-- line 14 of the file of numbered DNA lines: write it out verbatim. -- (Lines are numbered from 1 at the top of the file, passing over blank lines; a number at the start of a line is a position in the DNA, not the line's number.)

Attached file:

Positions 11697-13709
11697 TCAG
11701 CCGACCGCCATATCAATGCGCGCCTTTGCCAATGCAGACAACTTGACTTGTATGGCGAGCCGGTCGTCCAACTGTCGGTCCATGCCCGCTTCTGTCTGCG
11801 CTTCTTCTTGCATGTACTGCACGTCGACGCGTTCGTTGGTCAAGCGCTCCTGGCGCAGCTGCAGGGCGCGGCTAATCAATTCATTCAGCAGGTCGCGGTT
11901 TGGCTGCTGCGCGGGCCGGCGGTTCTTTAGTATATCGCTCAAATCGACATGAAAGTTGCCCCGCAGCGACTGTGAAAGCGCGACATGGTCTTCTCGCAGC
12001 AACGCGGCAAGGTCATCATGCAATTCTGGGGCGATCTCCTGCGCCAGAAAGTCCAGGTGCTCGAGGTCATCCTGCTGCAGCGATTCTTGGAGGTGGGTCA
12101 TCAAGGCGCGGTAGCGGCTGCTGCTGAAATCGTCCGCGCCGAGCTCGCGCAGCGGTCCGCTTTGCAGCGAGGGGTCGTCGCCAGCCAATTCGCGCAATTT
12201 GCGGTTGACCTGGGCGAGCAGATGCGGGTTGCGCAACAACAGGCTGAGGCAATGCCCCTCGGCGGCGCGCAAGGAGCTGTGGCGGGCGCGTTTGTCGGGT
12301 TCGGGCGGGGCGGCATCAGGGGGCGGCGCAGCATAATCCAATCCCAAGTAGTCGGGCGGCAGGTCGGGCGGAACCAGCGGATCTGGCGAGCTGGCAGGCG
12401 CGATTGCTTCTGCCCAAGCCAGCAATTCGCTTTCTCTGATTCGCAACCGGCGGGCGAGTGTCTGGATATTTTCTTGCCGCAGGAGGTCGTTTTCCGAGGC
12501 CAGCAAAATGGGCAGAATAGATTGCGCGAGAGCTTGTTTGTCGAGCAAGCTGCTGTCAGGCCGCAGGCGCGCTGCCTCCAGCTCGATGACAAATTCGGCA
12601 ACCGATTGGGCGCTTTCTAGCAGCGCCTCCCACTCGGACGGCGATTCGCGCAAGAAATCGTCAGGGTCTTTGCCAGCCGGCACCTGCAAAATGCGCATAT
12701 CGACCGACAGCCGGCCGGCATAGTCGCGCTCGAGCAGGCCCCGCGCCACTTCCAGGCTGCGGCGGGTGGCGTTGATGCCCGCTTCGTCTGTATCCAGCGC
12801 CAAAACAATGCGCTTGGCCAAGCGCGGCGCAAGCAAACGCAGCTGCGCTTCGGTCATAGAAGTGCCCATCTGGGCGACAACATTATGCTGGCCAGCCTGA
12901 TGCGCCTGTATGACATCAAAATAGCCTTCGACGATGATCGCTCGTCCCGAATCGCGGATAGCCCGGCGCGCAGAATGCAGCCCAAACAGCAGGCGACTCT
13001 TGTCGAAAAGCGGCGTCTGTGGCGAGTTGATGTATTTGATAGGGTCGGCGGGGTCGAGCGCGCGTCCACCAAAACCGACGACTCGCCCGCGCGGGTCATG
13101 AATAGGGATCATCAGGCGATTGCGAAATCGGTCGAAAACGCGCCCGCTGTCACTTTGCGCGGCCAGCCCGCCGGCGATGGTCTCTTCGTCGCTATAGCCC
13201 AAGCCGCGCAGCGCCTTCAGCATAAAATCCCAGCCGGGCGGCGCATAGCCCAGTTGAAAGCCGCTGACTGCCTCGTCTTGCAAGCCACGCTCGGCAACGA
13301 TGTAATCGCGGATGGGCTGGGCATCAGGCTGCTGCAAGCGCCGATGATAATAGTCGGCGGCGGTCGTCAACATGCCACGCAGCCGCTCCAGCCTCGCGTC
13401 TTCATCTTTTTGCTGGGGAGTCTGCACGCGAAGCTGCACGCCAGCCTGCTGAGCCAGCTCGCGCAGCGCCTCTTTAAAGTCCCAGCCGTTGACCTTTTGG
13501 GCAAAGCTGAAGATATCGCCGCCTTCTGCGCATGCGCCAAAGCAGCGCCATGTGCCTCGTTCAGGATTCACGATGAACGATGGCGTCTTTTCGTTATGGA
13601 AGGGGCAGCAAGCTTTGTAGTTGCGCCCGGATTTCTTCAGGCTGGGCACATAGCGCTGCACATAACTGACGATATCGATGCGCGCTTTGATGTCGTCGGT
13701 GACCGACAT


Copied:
12801 CAAAACAATGCGCTTGGCCAAGCGCGGCGCAAGCAAACGCAGCTGCGCTTCGGTCATAGAAGTGCCCATCTGGGCGACAACATTATGCTGGCCAGCCTGA